In nature, cacti are forced to survive in extreme conditions, and this well-known fact, alas, does not always benefit them at home. Taking the needs of these ascetics too literally, lovers of indoor plants unknowingly cause them problems.
Yes, the care of cacti is not as common as the needs of violets or, say, calatheas. On the other hand, if you find a common language with them, you will be surprised to find that they are much easier to handle than the other inhabitants of the windowsill.
Observing from the outside, I have long noted for myself two “camps” of florists who have not yet become familiar with the needs of cacti. The first, believing that in deserts and steppes nature does not allow plants to “unfold”, take care of them like all other flowers. The latter, betting on the ability to survive, altogether forget about watering and other things. Let’s find out why neither one or the other manages to please cacti.
Most of us are used to watering pelargoniums, dracenas and senpollias every day or every couple of days. This is normal for them, but for cacti it’s fraught with rot. In their natural habitat, the only solution is a slow metabolism: rainfall is rare and rapid growth would require too many resources. In “economy mode”, the cactus is always ready to tolerate until the next rain, because a small reserve of moisture will remain in its stem.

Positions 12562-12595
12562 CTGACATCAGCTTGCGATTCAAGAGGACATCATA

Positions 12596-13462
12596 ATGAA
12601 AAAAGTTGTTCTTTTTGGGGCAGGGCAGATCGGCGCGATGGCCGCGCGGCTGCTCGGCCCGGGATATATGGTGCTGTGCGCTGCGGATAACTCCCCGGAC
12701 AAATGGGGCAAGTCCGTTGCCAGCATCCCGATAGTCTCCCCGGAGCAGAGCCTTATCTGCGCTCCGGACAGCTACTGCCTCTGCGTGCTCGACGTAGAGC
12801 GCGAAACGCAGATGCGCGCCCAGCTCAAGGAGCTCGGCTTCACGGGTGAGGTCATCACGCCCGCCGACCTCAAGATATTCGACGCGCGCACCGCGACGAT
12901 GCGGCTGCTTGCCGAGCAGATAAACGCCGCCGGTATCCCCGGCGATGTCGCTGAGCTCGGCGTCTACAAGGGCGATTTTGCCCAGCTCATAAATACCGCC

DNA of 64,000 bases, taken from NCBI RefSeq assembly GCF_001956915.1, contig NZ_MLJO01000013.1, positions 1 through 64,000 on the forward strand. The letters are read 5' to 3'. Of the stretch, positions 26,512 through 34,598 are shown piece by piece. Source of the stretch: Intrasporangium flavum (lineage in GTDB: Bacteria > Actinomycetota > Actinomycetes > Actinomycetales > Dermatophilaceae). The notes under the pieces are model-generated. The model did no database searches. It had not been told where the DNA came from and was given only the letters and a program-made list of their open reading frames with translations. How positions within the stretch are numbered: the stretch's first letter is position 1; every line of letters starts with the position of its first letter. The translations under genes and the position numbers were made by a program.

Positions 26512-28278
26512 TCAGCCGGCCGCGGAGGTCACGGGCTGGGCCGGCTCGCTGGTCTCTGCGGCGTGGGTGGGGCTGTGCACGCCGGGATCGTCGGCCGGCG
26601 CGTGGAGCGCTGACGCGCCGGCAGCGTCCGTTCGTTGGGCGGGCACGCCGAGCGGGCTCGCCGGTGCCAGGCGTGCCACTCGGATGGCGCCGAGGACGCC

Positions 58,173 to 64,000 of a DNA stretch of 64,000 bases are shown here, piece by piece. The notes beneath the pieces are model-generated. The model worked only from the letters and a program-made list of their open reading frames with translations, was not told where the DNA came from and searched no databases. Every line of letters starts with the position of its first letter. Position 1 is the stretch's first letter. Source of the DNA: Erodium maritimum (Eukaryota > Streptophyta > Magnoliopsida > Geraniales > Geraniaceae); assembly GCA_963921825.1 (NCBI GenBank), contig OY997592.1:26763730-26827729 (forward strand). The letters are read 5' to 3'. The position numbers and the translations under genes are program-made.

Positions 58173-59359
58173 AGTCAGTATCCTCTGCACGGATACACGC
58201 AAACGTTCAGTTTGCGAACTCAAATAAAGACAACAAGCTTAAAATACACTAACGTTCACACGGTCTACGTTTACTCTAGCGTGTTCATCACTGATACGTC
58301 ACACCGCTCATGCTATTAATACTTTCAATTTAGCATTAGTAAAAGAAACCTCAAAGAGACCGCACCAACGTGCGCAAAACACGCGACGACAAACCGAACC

If there is too much water, the plant habitually continues to accumulate it, but the growth rate is too low to use up this moisture. Cracks appear on the stem, and this is a direct pathway to the development of rot. Cactus roots, used to regular “drying out”, suffer from the lack of the usual amount of oxygen and begin to die off. Only if without prolonged watering they wither – the plant drops the ballast that requires nutrition in a difficult period, in this case they just rot.
A complete lack of irrigation does not have a positive effect either. Yes, in deserts it sometimes does not rain for months on end, and you can easily leave it for the vacation period. But even a cactus runs out of water in the stem sooner or later. The stem gradually shrinks, until some time it is normal, but the green body just needs a break.
Tip: Allow the soil to dry completely and spend a couple of days without water. Set the watering can aside if you see that the soil is still wet. The easiest way to tell when it’s time to water a cactus is by the weight of the pot or visually by the slightly reduced size of the stem.
Summer and winter
All plants have a dormancy period, only we are not always aware of it. Cyclamen or gloxinias are easy to spot when they are dormant because they shed their leaves. Other plants simply take a break from flowering. Cacti are no exception: From November to March, when the day gets short, their metabolic rate is reduced to a minimum. During this resting phase it is best to not water most species at all and if possible reduce the temperature to around 13 to 15 degrees. Otherwise, you run the risk of encountering the same problems that excessive watering causes. Also, unrested cacti are unlikely to find the strength to bloom.
In summer, however, watering during the midday heat is particularly dangerous: the pots get hot in the sun and the humid environment can simply boil the roots. So it’s best to replenish the plants in the evening when the heat wave has passed.